About Urea

Fertiliser – Why do we need it, how is it made and who trades it?

Every time a crop or animal product is exported from a farm, nutrients, notably nitrogen, phosphorus, potassium and sulphur have been removed from the farm and its soils.

To sustain current and future productivity, the nutrients need to be replaced by applying fertilisers. The most common fertilisers are nitrogen based with granular urea being the most common nitrogen-based fertiliser used in our agricultural systems.

In the last 50 years global crop production has expanded threefold. Without fertilisers to increase farm productivity to feed the world, vast areas of additional land would have needed to be converted from natural ecosystems like rainforests into agricultural production.

As populations continue to grow, and with higher yields of food per hectare of land are required and more nutrients must be replaced to maintain sustainable land use. 

Who trades urea?

The global demand for fertiliser is around 200 million tonnes (Mt) per annum. Around 110 Mt of this demand is urea. (Fertilizer Outlook 2019-2023, IFA)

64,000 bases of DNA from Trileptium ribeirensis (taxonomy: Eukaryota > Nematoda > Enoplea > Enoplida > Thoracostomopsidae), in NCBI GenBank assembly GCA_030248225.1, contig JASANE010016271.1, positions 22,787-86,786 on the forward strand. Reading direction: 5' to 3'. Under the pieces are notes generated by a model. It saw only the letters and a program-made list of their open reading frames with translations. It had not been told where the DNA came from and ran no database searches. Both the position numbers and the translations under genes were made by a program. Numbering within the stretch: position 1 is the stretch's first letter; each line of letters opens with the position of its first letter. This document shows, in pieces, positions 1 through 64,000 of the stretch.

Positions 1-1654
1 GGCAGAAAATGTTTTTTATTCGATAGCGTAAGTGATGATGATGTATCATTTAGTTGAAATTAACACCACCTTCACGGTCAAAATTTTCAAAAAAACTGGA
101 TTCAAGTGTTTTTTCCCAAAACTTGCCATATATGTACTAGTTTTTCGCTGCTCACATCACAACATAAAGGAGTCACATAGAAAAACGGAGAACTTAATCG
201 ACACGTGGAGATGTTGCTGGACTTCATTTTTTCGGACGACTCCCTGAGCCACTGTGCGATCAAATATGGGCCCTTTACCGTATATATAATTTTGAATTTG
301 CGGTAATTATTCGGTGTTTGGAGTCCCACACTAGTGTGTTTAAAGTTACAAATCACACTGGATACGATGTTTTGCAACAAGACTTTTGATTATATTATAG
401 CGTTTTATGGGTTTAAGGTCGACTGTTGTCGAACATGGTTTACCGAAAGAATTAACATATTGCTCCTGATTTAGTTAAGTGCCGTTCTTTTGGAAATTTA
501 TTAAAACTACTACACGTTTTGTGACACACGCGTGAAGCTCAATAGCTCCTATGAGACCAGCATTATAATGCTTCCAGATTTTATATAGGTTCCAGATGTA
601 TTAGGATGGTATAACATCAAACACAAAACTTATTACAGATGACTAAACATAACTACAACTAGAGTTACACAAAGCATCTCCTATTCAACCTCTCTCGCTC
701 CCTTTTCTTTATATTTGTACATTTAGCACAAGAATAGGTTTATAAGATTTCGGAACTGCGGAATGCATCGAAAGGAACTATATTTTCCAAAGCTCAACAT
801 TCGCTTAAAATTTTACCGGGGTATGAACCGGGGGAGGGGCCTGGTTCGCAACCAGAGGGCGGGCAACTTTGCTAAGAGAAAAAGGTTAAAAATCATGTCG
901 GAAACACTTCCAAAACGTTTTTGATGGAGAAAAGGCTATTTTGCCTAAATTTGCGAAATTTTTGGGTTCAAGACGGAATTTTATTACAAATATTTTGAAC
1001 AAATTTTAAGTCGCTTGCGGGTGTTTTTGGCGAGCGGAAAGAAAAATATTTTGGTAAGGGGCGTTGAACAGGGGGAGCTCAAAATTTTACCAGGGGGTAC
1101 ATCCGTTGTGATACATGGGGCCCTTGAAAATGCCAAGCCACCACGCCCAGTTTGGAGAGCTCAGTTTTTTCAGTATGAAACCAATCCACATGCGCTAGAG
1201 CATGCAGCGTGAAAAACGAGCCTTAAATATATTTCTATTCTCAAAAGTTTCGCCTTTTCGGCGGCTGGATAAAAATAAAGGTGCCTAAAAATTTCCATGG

Urea is a globally traded commodity and with over 50% of urea traded as seaborne freight.

For Australia and South East Asia region, the demand for urea on an annual basis is approximately 2 Mt and 24 Mt respectively.

For Australia all granular urea is currently imported, predominantly from the Middle East, South East Asia and China. There is currently no domestic production.

Different countries have different seasons when they apply urea. For South Eastern Australia, the main application season is February to July. Other parts of Australia and New Zealand have different application times due to climate and rainfall.

How is urea made?

Fertilisers are made from natural resources. The world’s most common fertiliser, granular urea is made up of 46% nitrogen (1 tonne of urea contains 460 kg of nitrogen).

About Urea

The most common way of producing granular urea is to convert natural gas from its main constituent, methane as follows:

  • Methane is converted to hydrogen;
  • Nitrogen is separated from air (which contains over 70% nitrogen);
  • Nitrogen and hydrogen are mixed at high pressure and temperature to form ammonia;
  • The ammonia is then reacted with carbon dioxide to form a liquid urea solution;
  • The urea solution is then fed through a granulation plant to form a granular urea product which is usually white, round spheres 2-4mm in diameter.

The process for the NRUP is similar though, the syngas NRUP produces is higher in hydrogen than natural gas, so has a different process to create the hydrogen mix. The stages after that are identical.

Once produced, granular urea is transported to farmers to replace the lost nutrients and improve crop production.